ch 9 sources of gov t revenue n.
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Ch 9 – Sources of Gov.’t Revenue PowerPoint Presentation
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Ch 9 – Sources of Gov.’t Revenue

Ch 9 – Sources of Gov.’t Revenue

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Ch 9 – Sources of Gov.’t Revenue

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  1. Taxes Taxes impact the economy in by affecting: Resource allocation – the higher the taxes on resources, the fewer people can afford them + it can unemployment. Consumer behavior – can discourage consumers from buying certain products. Ex: The sin tax (a relatively high tax designed to raise revenue + consumption) on items such as tobacco + alcohol. The nation’s productivity + growth Also, the burden of taxes is sometimes transferred onto another party besides the one being taxed. If a company is charged a higher tax it may the cost of its goods (passing cost onto consumers), take it out of profits (passing cost onto owners), or lay off workers (passing cost onto employees). Ch 9 – Sources of Gov.’t Revenue

  2. Criteria for effective taxes 1. Equity – fairness. But what is fair? 2. Simplicity – laws should be written so that the tax payer + tax collector can understand them. Good ex: Sales taxes Bad ex: The income tax 3. Efficiency – relatively easy to administer + reasonably successful at generating income. Good ex: Income tax Bad ex: Toll booths on highways

  3. Principles of taxation The benefit principle of taxation says that those who benefit from gov.’t goods/services should pay in proportion to the benefits they receive. Ex: toll booth taxes, gas taxes, etc… 2 disadvantages: 1. Those who can least afford to pay taxes are usually the ones who benefit most from gov.’t services. 2. Benefits are often hard to measure. The ability to pay principle of taxation says that people should be taxed according to their ability to pay regardless of the benefits received. Ex: income tax 2 bases for: 1. Benefits are often hard to measure. 2. Assumes that people w/ higher incomes suffer less discomfort paying taxes than people w/ lower incomes.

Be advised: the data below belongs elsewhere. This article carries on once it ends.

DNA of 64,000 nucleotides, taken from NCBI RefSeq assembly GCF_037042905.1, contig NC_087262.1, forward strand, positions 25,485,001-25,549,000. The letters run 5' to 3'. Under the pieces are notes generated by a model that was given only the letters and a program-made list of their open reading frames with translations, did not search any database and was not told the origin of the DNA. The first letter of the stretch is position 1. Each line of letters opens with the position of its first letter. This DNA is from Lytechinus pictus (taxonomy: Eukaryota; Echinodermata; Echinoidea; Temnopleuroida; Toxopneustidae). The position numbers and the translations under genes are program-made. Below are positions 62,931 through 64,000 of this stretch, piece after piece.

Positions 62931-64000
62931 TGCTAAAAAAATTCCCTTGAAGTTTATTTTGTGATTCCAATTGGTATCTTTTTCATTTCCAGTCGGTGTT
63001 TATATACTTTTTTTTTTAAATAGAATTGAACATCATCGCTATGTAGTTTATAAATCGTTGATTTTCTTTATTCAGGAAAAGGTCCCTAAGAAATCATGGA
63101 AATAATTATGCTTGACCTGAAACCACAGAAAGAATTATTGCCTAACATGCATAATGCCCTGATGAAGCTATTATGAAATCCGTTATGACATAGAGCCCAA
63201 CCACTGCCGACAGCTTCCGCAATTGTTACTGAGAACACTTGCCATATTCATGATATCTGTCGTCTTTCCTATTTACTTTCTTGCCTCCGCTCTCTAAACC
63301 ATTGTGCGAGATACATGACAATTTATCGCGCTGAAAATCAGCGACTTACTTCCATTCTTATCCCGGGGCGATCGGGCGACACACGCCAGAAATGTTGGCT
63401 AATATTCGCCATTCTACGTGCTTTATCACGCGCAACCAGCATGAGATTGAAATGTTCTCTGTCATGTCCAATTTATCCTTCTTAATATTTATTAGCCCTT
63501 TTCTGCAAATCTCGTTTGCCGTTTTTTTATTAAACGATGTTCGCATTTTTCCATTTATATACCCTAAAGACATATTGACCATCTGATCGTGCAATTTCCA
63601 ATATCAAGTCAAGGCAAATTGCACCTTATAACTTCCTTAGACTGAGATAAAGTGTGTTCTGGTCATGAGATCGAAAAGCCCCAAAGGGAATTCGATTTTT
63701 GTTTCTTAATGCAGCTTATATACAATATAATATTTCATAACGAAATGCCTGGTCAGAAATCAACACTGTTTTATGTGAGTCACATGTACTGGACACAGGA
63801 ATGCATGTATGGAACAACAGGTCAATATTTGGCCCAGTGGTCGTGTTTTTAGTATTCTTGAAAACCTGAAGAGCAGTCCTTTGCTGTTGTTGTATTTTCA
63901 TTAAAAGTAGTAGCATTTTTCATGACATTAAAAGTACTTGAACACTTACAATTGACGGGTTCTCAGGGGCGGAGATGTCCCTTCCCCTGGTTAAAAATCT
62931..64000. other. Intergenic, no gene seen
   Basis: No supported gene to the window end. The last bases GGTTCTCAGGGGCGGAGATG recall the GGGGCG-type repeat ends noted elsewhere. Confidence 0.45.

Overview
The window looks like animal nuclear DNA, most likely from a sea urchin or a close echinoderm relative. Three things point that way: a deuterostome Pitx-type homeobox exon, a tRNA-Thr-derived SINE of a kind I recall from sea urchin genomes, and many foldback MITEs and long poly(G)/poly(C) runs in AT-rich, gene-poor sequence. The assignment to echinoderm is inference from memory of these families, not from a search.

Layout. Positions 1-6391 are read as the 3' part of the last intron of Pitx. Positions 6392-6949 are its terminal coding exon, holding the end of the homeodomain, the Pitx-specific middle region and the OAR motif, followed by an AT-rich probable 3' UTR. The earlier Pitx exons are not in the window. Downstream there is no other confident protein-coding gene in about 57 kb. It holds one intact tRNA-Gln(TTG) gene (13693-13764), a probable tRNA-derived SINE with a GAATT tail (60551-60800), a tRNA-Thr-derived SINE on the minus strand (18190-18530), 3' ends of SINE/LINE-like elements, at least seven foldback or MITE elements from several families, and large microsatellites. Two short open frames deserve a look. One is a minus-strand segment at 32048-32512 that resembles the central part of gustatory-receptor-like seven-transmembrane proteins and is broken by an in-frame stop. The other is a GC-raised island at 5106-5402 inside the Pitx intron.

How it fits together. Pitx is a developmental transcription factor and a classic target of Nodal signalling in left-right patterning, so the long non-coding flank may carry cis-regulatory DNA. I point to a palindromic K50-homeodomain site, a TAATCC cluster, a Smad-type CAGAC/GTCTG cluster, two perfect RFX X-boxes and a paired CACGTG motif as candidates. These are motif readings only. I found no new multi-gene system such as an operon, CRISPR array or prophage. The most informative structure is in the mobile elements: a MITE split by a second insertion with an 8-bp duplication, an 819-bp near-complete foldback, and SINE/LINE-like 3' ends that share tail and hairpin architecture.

4. Types of taxes Proportional tax or “flat tax” – everyone pays the same percentage rate (not the same amount) regardless of income. Ex: If flat tax was applied to income taxes everyone would have to pay 20%. So someone who made $20,000 would pay $4,000 + someone who made $200,000 would pay $40,000. Progressive tax – people who make more pay a higher percentage rate of their income. Ex: Current income tax Regressive tax – people who make less pay a higher percentage rate of their income. Ex: Sales tax End Section 1

  5. Federal taxes The most important taxes the national gov.’t collects are the income tax (over 35% of its revenue), social security taxes (about 33%), + corporate income taxes (about 7.5%). P. 232 Excise tax – taxes on the manufacture or sale of selected items like gas, alcohol, coal, etc… Property tax – taxes levied on either real property (land, buildings, etc) or on personal property (cars, stocks, bank accounts, etc). Estate tax – (or “death tax”) taxes the gov.’t levies on the transfer of property when a person dies. Gift tax – taxes on donations of $ or wealth PAID BY THE PERSON GIVING THE GIFT. This is to prevent people from giving away their wealth shortly before dying. Customs duties or tariffs – taxes on imports. User fees – charges on the use of goods/service such as gov.’t land. End Section 2

  6. The flat tax A proportional tax on individual income. Gained widespread attention during the election of 1996 as a way to “fix” the current tax system. Advantages: 1. Simplicity 2. Eliminates many loopholes 3. Reduces the need for many accountants, tax preparers, + a good portion of the IRS Disadvantages: 1. Removes many behavior incentives in the current tax code (ex: you can get deductions for certain donations) 2. Would benefit the wealthy more + hurt lower classes 3. No one knows what rate would be needed to raise the current revenue. End Section 4